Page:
"Summertime '06" - Vince Staples [Official Full Album Stream + Zumic Review]

Alexis Nunez

by Alexis Nunez

Published June 25, 2015

Vince Staples has come a long way in the past couple years. After memorable features on songs, like Earl Sweatshirt's "Hive" and Common's "Kingdom," Staples dropped a very promising EP, Hell Can Wait, in 2014. Recently named a XXL Freshman, the Long Beach rappers' debut full-length album, Summertime '06, is a testament to how far he has already progressed as an artist.

It's cool to see how Vince's hard lyricism skills have developed, getting deeper in his stories, but still to the point. The topics he touches on, like gang culture, drugs and the violence in his community, accompanied with his monotone rap style make for a dismal and threatening persona, but that isn't Vince. He has a high self-awareness of the reality that he lived through and brings it to light in his music for what it is, unlike most gangster rappers who glorify gang banging and the streets as cool. It makes him admirably different than his contemporaries. On the track "Like It Is," Vince shares this on the interlude:

When most people look at a person who does what I do they look at us with these preconceived notions as if, it's a set way for us all to be. But we all people at the end of the day so I wonder why we don't treat each other like it. You're looking at a person telling them that they story don't matter when they're no better than me, walkin' down the streets tryin' to shoot at somebody. Cause all we got is these dreams man and y'all ain't never had to have nothing, and that's the last thing you want from anybody. Is to not really have nothing.

He doesn't think he's above it all because of what he's done in his past years and he applies that thinking to people's perceptions of others in general. Through introspection of his past he showcases that he is culturally aware. "We love our neighborhood, so all my brothers bang the hood / I never vote for presidents, the presidents that changed the hood / Is dead and green, was standin' on this mezzanine in Paris, France / Feel despair cause most my homies never finna get this chance," raps Vince on the track "Lift Me Up." He empathizes for those who come from where he's from and don't see things the way he learned to.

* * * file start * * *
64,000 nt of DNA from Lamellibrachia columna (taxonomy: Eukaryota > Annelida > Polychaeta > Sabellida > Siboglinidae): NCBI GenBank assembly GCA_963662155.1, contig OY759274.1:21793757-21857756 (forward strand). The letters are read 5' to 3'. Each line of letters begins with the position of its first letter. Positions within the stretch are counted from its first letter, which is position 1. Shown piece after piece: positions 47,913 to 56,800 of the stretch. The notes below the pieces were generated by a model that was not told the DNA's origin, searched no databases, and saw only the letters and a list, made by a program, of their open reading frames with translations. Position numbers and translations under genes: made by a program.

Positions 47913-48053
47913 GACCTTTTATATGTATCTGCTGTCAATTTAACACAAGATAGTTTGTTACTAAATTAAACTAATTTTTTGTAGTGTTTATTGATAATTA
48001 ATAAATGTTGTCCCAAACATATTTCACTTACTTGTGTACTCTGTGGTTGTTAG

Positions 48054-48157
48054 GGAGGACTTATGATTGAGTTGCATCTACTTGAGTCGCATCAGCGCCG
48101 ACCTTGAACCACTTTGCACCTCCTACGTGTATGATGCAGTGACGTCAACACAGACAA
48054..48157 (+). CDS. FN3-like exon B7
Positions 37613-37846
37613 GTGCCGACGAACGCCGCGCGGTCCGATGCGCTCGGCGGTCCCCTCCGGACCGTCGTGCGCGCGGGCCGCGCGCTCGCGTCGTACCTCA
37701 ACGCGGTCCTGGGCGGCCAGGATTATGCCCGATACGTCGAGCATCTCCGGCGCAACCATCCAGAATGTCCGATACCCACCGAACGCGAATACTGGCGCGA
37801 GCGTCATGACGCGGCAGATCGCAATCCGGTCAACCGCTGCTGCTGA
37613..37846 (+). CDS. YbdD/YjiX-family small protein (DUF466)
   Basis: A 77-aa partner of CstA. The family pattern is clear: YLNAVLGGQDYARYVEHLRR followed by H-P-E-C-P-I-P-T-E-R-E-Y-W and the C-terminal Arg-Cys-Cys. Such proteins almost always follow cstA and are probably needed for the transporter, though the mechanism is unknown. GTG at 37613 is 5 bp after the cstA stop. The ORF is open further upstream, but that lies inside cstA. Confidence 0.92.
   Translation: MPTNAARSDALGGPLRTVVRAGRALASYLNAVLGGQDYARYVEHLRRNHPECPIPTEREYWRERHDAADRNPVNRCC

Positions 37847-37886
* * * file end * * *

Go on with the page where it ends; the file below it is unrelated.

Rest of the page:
He also speaks on the appropriation of black culture on the track "C.N.B." He says, "Don't shake my hand unless you're passin' payment / Keep your salutations, need my forty acres / Why they hate us? Why they want to rape us for our culture? / They greet us, feed us, bleed us, then they leave us for the vultures."

The two-disc Def Jam debut had me remembering the sound on Hell Can Wait, with the bass heavy and abrasive beats. The 20 tracks owe their production mostly to the acclaimed producer No I.D., as well as Christian Rich, DJ Dahi, Brian Kidd, and Clams Casino. Shoutout Clams for his work on the latest single "Norf Norf." Vince played with what he knows will register with mass appeal listeners on "Señorita" with using a Future sample, but made it his own with Christian Rich.

The album gives it up for the west coast with features from fellow Cutthroat Boyz' A$ton Matthews, Joey Fatts, and L.A. singer Jhené Aiko. Vocalists Desi Mo, Kilo Kish, Snoh Aalegra, Daley, and Haneef Talib also have features on the album.

Vince said in an interview with Stereogum that creating the reference to his summer in 2006 for the album came about from wanting to relate to his current "coming-of-age or a shifting-of-the-guard." He says, "I had to think of a moment in myself that represented the same thing, and it really was the summer of that year. That’s what drove me to pick that title and the narrative. Because I feel it is very easily misunderstood — the music we all make — and if we’re going to be understood, then we have to be as accurate as possible and have the most exact depiction of where we all come from."

He has done just that. Each track has a different element that all work together cohesively to pull us into that summer in Long Beach and what Vince Staples represents. He proves with Summertime '06 that he has undeniably matured as an artist.

If you like what you heard, you can support Vince by purchasing the album on Amazon (CD, MP3). The full album stream is above, via Spotify.

For Vince Staples' latest music, news, and tour dates, check out his Zumic Artist Page.


Clams Casino Vince Staples
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